The obesity epidemic in North America is a well-established phenomenon, and its deleterious effects on the health-care system are similarly acknowledged, from increased rates in cardiovascular diseases, diabetes, stroke, heart attack and others.
Less than 21 per cent of adults currently meet the basic recommendations for adequate exercise, and the rate of health-care problems in sedentary children continues to rise.
When considering putting a weight loss program into action, most people wonder not only what are the most effective methods to achieve their goals, but how to do it efficiently – attain the greatest impact without necessarily having to devote a great deal of time or fuss in implementing the plan.
A study published last year in the Journal of Diabetes and Metabolic Disorders looked at a variety of these variables to determine the effectiveness of different interventions in reducing body fat in the obese population. It was a meta-analysis paper, which means that it looked at a large number of good quality research studies (66 populations-based studies) with common research aims and objectives.
The study looked at the difference in effectiveness in reducing body fat (while maintaining or increasing lean muscle mass) of the following interventions: resistance exercise, endurance exercise, diet and various combinations of these variables. It also compared some subsets of these, namely low vs. high intensity exercise and low fat vs. high protein vs. glycemically controlled diets.
The study made a number of conclusions. They found that exercise, by itself, created a greater effect on healthy weight loss (loss of body fat with no loss of muscle mass) than any single specific diet intervention. They found exercise was also more effective at positively changing hormonal signals and blood lipids toward normal function than diet, and that as the intensity of exercise increased greater positive changes were made on insulin resistance and other markers of metabolism.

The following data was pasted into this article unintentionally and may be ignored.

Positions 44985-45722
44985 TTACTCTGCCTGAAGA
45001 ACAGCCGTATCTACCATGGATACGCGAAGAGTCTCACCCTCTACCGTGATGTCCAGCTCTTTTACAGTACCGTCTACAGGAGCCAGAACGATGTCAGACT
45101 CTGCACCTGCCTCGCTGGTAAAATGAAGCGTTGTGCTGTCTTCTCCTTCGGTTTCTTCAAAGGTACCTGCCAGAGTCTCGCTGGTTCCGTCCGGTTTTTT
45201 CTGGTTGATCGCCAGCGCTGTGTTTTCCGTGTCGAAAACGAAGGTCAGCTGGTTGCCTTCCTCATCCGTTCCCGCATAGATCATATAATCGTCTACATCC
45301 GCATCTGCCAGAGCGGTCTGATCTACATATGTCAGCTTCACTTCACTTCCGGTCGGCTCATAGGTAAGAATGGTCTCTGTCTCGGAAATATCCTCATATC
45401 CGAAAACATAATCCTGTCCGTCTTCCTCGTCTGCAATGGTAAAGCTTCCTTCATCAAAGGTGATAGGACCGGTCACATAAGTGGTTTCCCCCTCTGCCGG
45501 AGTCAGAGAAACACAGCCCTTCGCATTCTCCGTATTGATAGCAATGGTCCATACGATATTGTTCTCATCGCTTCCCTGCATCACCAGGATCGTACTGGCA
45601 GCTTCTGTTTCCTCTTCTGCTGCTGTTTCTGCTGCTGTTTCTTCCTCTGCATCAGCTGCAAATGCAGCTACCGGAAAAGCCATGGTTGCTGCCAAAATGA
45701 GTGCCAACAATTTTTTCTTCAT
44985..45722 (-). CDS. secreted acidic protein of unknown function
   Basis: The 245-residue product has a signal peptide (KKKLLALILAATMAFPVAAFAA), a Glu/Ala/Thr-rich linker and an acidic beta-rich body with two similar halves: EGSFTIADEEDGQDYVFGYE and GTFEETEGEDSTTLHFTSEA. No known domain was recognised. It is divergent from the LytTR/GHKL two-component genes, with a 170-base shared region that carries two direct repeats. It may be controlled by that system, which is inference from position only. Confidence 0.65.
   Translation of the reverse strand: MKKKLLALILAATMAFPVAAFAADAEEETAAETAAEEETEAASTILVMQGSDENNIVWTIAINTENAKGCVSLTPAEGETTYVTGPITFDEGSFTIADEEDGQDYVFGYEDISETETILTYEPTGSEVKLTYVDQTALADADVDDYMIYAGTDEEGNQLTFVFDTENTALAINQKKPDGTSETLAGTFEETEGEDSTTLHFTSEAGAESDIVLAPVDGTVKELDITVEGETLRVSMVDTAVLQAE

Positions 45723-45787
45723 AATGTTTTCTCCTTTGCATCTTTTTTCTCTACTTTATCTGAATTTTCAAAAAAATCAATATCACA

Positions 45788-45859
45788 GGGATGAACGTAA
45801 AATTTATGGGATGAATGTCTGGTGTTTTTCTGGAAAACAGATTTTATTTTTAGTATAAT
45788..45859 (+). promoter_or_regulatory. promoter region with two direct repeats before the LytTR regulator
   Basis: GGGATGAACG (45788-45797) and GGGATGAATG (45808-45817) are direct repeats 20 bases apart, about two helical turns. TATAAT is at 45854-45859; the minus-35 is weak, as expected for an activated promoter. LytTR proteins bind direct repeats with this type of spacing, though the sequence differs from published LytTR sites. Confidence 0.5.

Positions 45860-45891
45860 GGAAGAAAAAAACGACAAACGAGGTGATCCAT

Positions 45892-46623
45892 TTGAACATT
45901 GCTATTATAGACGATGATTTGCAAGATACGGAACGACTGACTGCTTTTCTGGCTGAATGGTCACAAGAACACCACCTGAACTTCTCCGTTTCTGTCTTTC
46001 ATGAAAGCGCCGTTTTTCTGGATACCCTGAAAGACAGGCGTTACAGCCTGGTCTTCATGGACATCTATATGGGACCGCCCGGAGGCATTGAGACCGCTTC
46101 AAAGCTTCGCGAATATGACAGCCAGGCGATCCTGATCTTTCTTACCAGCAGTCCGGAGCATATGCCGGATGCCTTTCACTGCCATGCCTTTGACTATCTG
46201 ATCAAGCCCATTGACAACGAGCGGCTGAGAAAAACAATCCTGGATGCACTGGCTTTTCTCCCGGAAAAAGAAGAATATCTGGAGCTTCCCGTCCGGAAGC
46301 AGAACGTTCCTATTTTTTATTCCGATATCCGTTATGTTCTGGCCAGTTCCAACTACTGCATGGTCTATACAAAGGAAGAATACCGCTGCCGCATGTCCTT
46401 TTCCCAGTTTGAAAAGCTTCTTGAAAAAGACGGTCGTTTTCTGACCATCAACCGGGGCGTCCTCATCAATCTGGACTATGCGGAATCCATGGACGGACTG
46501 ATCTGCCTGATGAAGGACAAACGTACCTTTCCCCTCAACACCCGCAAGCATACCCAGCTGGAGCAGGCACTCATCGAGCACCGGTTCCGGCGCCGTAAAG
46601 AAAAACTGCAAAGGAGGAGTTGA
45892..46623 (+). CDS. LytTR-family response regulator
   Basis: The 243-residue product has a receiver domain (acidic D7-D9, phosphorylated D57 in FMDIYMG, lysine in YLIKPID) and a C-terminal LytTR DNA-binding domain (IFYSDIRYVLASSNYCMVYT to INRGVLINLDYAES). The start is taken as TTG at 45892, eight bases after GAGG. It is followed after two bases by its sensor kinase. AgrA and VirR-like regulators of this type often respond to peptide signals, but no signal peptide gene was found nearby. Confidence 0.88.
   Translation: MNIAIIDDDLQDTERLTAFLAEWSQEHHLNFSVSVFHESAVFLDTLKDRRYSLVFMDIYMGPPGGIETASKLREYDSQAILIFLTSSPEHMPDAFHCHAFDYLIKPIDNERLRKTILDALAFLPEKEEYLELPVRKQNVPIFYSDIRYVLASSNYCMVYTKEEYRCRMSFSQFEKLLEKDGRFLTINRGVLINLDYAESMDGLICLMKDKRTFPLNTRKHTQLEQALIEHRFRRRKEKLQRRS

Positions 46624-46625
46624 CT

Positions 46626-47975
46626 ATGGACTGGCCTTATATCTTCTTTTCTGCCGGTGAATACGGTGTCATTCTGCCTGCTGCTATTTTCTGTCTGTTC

The study uncovered that resistance training (lifting weights, doing push-ups) was more effective at producing fat loss than endurance training at less than 70 per cent maximal effort (cycling, swimming, walking for example). When the intensity of these endurance exercises increases to levels above 70 per cent, then the fat loss effect becomes similar to resistance training.
This trend also held if these high intensity endurance exercises were done, by either sustaining the intensity for at least 20-30 minutes or by performing interval training. That means doing short bursts (20-60 seconds) of high intensity followed by a recovery period of one to two minutes of moderate intensity 50-60 per cent of maximum.
This is good for beginners to exercise.
Higher intensity effort produces burning sensation and discomfort in muscles, increased heart rate, breathlessness and general feelings of distress along with the post-exercise stiffness and soreness. These sensations, though completely normal and natural, produce avoidance behaviours in those new to exercise.
But when high intensity is performed in short intervals it produces a beneficial effect while mitigating some of the uncomfortable side-effects.
In my experience, exercise discomfort is one of the main disincentives to start or maintain an effective exercise program.
All of the interventions produced positive results, and when both diet and exercise were combined as an intervention, it was more effective at producing positive body composition changes than any type of single exercise or diet regimen alone.
Obesity is a complicated, multi-factorial condition, both with regard to its causes as well as its treatment. Each person has their own genetic predispositions and individual differences, so no single approach will suffice.
It’s up to the individual to address the situation with the best evidence based tools available.
If you are considering high intensity exercise and you have health conditions which would be adversely affected, seek advice from your doctor before starting.
– Kerry Senchyna holds a bachelor of science degree in kinesiology and is owner of West Coast Kinesiology
in Maple Ridge.